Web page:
10. Basgo palace:
The historically prominent Basgo palace is certainly the most impressive of Ladakhi citadels despite its ruined state. Situated 42kms west of Leh, the castle is also known as Basgo Rabtan lharsekhar and is in top of a hill clay. The palace was built in the 15th century and is home to three Maitreya temples of varying size and importance. The Principal image there is that of the imposing Golden Maitreya, a sacred copper-gilt image of the Buddha Maitreya which is two storeys in height. The beautifully painted walls and ceilings make for a spectacular site. Basgo was once an important cultural and political center and is frequently mentioned in the Ladakhi chronicles. Despite being in ruins, the Basgo palace gives one a sense of amazement and wonder of the rich cultural and political past that seems to be encaged within the walls of this palace.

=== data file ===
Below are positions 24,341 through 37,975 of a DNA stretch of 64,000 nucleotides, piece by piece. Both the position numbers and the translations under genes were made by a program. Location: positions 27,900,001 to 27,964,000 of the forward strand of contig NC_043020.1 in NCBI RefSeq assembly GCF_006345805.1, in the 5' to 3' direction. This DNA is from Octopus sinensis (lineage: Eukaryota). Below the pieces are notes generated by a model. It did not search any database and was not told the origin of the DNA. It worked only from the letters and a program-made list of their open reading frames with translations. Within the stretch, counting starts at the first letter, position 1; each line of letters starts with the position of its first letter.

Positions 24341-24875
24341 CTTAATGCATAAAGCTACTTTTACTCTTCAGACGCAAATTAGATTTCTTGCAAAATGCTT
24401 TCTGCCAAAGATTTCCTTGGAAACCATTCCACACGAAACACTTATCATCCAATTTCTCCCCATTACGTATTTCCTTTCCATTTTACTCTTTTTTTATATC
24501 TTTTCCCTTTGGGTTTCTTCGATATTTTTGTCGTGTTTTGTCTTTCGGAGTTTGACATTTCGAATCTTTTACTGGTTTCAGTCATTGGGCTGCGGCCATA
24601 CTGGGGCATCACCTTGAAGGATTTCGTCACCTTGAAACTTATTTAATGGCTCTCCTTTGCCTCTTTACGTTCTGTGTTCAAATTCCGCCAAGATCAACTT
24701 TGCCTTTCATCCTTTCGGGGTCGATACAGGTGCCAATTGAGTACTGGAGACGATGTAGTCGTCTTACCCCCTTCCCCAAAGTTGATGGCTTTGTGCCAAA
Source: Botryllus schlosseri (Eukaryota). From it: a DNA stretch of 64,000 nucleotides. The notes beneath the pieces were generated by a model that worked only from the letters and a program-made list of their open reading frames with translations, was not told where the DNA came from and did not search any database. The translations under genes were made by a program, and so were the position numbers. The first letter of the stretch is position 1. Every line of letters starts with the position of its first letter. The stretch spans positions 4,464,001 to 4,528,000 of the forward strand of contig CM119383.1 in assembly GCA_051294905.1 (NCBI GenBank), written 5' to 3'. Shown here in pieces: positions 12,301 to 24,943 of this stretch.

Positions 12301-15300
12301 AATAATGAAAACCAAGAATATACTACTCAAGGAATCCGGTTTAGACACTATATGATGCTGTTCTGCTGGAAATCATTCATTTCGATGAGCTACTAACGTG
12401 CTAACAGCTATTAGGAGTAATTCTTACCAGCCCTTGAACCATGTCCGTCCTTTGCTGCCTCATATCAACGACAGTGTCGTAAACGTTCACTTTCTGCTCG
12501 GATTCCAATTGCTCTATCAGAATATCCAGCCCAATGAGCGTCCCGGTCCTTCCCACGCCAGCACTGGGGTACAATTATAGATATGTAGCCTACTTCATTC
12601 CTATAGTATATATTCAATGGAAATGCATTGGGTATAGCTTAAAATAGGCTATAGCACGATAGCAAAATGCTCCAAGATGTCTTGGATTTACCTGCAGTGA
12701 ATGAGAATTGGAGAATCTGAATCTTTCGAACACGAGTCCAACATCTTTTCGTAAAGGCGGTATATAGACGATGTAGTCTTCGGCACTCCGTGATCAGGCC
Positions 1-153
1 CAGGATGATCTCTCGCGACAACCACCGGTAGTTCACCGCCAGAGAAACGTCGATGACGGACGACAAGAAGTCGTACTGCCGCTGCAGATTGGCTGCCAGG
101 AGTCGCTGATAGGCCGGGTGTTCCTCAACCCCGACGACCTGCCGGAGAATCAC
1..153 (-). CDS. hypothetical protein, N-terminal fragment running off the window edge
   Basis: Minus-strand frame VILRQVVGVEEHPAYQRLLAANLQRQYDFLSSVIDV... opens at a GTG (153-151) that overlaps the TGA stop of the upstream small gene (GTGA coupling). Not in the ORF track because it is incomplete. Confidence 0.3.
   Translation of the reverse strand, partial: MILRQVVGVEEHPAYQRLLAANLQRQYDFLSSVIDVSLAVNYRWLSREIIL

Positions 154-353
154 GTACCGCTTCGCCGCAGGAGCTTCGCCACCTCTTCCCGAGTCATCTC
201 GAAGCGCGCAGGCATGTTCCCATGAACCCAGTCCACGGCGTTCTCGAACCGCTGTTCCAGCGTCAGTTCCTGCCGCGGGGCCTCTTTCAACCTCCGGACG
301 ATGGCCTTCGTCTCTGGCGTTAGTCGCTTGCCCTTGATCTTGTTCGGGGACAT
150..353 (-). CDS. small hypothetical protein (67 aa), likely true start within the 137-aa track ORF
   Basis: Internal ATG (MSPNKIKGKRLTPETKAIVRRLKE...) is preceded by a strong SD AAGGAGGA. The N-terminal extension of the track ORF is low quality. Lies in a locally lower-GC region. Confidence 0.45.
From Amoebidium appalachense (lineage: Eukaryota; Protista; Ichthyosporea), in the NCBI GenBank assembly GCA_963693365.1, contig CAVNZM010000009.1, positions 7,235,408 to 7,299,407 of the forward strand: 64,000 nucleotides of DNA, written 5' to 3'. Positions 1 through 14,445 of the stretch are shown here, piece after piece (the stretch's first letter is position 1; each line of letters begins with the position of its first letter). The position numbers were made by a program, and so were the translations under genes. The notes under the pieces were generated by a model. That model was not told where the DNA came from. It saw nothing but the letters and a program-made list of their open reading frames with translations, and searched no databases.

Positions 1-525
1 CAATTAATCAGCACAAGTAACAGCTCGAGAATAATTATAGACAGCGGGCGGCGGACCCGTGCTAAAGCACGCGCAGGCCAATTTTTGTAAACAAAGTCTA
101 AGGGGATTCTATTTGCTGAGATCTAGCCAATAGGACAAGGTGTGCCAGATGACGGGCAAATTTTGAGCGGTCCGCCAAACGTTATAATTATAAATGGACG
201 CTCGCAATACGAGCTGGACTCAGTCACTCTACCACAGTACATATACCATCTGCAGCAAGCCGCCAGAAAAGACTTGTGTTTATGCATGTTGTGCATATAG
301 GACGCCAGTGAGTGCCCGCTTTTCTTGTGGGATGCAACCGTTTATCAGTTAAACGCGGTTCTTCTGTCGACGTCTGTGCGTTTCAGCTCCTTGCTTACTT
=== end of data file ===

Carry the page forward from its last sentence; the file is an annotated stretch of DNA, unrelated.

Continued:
11. SANGAM- THE CONFLUENCE OF INDUS AND ZANSKAR RIVER
Sangam which is the confluence of Indus River and the Zanskar is marked by the splendid valley of Nimmu and can be seen from the Leh-Kargil highway and a lot of adventure activities are carried out here like white water river rafting stations. Many river rafting and water sport expeditions begin from this point and are carried out further.
12. Leh Bazaar
The Leh bazaar has some very interesting shops and sells almost everything! From bags to vegetables, the Leh market has a lot to offer. You will find a Tibetan Refugee Market on every corner that would be selling a variety of jewellery and artifacts! The perfect place to go mad shopping! There are also many good restaurants that can be visited in Leh. The food is quite affordable in most of the restaurants unless you decide to walk in a fancy one!
13. Donkey Sanctuary: